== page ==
Remarkably, the majority of licenses issued are for vast chunks of land. In the case of the Automobile et Touring Club du Liban (ATCL), the licensed areas amount to approximately 99,000 m².

In the case of Shell oil company in Burj Hammoud, the licensed area is 72,000 m². Other energy firms such as Medco, TOTAL, Mobil, and Uniterminals in Baouchrieh possessed licensed areas of 52,600 m², 33,970 m², 43,000 m², and 28,600 m² respectively.

Similarly, companies like Al-Sharq Gas, Roger and Issam Gemayel, and Unigaz in Wata Amaret Chalhoub; and Hagop, Sarkis and Avedis Demerjian in Bourj Hammoud, occupy between 21,000 and 39,000 m² of seafront property, while the Real Estate Development Company was granted 60,000 m² in Halat.

Even these highly lucrative licenses did not quench the greed that is rampant in the country. Indeed, a total of 11 parties have overstepped their licensed spaces, and occupied an additional 110,882 m², bringing the total area controlled by licensed entities to more than 857,832 m² of the beachfront and reclaimed sea.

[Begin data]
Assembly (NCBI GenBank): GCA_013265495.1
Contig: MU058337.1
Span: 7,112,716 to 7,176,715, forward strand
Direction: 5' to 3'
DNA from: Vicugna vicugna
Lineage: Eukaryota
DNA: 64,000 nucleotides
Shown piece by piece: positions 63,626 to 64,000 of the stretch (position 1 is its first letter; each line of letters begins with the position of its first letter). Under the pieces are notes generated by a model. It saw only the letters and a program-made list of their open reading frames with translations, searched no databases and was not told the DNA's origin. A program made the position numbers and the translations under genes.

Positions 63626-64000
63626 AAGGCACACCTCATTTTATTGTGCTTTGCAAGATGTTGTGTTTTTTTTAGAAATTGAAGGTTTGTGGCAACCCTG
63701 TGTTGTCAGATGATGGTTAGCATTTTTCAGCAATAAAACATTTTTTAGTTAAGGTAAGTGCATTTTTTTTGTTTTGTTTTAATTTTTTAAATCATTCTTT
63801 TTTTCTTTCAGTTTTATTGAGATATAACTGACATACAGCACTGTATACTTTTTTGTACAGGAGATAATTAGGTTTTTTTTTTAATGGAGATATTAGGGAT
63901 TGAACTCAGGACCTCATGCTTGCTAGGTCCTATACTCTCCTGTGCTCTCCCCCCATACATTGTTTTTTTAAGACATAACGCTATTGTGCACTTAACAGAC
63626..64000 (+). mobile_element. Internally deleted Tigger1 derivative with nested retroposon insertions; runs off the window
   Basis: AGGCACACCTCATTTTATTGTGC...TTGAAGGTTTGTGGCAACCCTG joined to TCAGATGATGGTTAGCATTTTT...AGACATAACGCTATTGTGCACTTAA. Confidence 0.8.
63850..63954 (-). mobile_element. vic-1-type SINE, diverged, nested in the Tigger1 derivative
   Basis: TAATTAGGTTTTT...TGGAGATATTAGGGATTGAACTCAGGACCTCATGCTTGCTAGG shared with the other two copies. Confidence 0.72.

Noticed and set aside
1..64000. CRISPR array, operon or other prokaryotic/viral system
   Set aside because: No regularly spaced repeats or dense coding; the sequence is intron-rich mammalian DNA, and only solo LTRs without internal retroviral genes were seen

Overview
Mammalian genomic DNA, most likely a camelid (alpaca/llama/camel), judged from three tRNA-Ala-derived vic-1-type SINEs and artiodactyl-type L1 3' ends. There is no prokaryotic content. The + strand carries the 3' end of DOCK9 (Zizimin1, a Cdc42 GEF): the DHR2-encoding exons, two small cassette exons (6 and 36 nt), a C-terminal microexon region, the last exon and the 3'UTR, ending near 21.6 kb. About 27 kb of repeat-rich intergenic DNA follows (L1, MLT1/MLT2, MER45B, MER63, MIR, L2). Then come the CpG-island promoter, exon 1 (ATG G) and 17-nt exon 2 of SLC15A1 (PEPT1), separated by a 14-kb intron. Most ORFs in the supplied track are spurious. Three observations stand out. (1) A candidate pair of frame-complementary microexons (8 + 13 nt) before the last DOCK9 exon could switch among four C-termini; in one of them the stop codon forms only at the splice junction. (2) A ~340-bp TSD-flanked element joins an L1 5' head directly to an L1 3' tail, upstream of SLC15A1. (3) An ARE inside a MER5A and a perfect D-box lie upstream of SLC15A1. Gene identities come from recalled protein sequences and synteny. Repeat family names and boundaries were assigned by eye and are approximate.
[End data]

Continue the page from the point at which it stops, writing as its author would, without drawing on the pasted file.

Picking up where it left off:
The ministry’s official report exposed glaring violations in this regard, most notably ATCL’s violation in Jounieh. There, the club’s owners, led by Fouad al-Khazen, head of the Contractors Syndicate, seized an additional 14,111 m², bringing the total area occupied by ATCL to 113,971 m² of public property.

The Nahr al-Kalb Tourist Center Company and owner of the Holiday Beach resort controlled by the late Jamil Iskandar, have similarly come to occupy 19,191 m² beyond its licensed area, bringing the total area under its control to 49,796 m².
Other examples include the motel group Tabarja Beach, which reclaimed an additional area of 12,984 m² only to develop on 19,844 m². In total, Tabarja Beach occupies an area of 31,483 m², without factoring in the illegal developments.